Home Page Baseball History The Spitball Frank Shellenbeck Talks About The Spitter: Difference Of Opinion As To Its 1907 Use Veteran Pitchers Fighting Shy of It Owing to Its Destructiveness
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"Knuckler More Dangerous than Spitball,"
The Sporting News, May 1, 1957

One of the truly great spitball pitchers of all time-Fred [Frank] Shellenback- -has a simple solution to end the No. 1 center of controversy in the game today.

"Make the spitball legal," says Shellenback, who gained fame as a spitballer in the Pacific Coast League some years ago and now is supervisor of minor league pitching personnel of the Giants.

In an interview with Jimmy Powers of the New York Daily News, Shelly has listed reasons why this controversial pitch should be legalized:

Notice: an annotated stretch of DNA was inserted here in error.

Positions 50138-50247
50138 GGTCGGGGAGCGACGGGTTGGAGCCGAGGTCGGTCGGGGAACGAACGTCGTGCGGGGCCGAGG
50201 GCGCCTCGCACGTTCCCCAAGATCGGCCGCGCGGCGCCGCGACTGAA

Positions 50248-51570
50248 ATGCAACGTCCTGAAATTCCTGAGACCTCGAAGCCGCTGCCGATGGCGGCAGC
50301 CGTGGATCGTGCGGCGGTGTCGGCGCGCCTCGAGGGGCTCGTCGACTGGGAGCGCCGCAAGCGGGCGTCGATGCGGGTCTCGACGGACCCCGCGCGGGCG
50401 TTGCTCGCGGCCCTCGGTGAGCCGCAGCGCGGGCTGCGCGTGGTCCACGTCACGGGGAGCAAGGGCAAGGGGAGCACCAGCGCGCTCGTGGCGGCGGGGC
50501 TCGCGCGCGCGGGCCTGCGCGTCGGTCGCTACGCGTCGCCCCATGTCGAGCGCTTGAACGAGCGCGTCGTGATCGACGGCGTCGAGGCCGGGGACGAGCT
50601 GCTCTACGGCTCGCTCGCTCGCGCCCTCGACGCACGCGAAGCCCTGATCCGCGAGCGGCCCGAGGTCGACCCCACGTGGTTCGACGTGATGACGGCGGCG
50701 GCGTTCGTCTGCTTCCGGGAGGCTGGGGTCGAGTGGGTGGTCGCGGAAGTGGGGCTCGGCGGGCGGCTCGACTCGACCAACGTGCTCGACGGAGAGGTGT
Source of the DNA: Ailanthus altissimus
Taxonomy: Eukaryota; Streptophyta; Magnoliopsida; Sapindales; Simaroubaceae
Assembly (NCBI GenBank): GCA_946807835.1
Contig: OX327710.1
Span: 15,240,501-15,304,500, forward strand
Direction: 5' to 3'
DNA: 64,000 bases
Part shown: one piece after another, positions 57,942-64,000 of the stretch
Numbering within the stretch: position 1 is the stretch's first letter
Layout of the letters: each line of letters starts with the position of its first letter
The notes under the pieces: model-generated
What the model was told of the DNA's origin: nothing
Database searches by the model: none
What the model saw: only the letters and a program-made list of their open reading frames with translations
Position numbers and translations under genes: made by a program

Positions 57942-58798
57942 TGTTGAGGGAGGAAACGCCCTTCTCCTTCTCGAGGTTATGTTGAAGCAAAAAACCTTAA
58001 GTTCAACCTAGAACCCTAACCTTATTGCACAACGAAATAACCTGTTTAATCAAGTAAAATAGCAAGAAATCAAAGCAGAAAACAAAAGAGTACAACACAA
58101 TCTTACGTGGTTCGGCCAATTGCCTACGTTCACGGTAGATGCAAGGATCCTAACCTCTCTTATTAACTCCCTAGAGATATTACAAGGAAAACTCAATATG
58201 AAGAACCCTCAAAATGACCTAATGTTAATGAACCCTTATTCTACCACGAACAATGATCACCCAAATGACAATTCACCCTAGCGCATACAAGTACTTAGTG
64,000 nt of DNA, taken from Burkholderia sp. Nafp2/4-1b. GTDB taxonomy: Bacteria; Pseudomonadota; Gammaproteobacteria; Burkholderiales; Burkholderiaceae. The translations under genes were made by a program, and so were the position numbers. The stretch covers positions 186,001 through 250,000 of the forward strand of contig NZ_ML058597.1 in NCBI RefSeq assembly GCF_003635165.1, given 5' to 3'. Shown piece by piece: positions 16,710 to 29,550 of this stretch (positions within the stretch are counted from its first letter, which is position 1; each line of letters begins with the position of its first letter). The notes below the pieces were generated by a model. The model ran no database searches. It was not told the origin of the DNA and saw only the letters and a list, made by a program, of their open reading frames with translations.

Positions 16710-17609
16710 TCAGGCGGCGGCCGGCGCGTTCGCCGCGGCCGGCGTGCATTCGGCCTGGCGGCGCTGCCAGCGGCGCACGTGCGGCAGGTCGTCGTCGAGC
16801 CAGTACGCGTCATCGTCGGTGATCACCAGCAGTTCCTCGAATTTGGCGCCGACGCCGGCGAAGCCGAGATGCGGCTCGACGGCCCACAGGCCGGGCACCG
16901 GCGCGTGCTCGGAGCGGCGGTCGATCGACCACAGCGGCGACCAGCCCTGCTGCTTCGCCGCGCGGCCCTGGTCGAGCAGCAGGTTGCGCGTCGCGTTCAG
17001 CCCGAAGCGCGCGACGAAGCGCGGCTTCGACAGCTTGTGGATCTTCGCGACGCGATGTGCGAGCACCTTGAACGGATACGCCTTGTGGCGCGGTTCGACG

1. It would restore a balance to the game sadly lacking in this day of seven-hour double-headers and boring processions of hurlers from bull pen to the mound.
  2. It would add up to ten years to the career of the average hurler who could master the art of throwing the pitch.
  3. It would cement a link to old-time averages; return the game to its original characteristics.

Through the years, a lot of weird stories have sprung up about the spitter. It has been charged it is a "dangerous" pitch that would fly wild about the plate and injure hitters. It has been branded "unsanitary" and a nightmare for fielding infielders.

"None of this is true," Shellenback told Powers. "A man doesn't use a spitter unless he has the wrist action to use it. If he can make the ball break, he has wonderful control. But the ball definitely does not fly wild. The knuckler, which is legal today, is far more dangerous. No one, the pitcher or the catcher, can tell you exactly where the knuckler is going. So, forget about the spitter being a danger to the hitter."

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